Also factored into the decision to issue the exemption was the absence of methods to accurately estimate the amount of a hazardous air pollutant emitted by animal waste at farms. The EPA has participated in an industry-led undertaking called the National Air Emissions Monitoring Study (NAEMS), which has the goal of developing consensus estimating methods. The study, which is limited to large animal feeding operations, has been ongoing for 12 years and has yet to publicize the desired methods.
D.C. Circuit Vacates
Environmental groups petitioned the U.S. Court of Appeals for the D.C. Circuit to overturn the 2008 rule, stating that CERCLA and EPCRA do not permit the EPA to grant reporting exemptions for any releases that reach the RQ. The groups also argued that the rule was arbitrary because it treats air releases from animal waste at farms more favorably than those from other sources (like a leaking ammonia tank) or other locations (like animal waste at zoos, circuses, or slaughterhouses). EPA’s defense of its rule was backed by industry intervenors, including the U.S. Poultry & Egg Association and the National Pork Producers Council.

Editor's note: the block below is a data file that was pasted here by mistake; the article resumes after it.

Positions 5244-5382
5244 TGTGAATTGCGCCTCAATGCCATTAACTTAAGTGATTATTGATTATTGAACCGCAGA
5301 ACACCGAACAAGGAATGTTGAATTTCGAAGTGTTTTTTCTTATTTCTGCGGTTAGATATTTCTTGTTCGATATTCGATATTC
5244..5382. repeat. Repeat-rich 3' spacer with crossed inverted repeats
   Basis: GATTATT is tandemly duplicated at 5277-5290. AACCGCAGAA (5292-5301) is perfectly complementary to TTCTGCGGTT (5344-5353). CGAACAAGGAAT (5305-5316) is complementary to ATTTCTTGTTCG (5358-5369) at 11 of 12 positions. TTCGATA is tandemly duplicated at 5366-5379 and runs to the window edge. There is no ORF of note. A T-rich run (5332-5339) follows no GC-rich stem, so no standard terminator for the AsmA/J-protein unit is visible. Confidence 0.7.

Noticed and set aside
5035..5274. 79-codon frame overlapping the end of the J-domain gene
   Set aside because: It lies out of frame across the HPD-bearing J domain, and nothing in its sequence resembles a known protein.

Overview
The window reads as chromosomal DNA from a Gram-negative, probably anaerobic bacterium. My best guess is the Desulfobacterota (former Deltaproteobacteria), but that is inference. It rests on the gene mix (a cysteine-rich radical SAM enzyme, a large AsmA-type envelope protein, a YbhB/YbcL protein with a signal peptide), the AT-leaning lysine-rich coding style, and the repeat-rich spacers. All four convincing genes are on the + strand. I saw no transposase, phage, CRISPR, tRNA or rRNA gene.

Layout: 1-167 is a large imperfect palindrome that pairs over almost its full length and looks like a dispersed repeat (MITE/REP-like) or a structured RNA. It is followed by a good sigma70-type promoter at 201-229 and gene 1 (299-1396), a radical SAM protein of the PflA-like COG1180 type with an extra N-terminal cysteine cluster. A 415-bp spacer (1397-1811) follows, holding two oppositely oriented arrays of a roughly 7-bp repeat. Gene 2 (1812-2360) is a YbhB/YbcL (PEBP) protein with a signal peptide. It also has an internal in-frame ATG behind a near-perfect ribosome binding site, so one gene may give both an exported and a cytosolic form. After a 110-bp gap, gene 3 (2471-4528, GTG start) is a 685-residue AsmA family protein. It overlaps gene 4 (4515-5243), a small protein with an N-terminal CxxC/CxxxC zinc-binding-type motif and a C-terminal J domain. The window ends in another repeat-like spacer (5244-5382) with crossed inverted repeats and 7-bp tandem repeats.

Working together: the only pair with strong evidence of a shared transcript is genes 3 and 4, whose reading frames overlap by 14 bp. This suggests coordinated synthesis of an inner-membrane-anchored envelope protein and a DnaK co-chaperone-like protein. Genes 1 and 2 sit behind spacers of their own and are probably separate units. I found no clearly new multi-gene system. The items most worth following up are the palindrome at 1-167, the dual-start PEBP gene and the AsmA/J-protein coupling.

A D.C. Circuit panel found in favor of the petitioners and vacated EPA’s rule. Among other things, the panel stated that the emissions reports the rule excluded “aren’t nearly as useless as the EPA makes them out to be.” In its opinion, the panel seemed to find value in a statement by the National Association of the Superfund Amendments and Reauthorization Act (SARA) Title III Program Officials, which comprises members of local and state emergency planning commissions. The Association stated: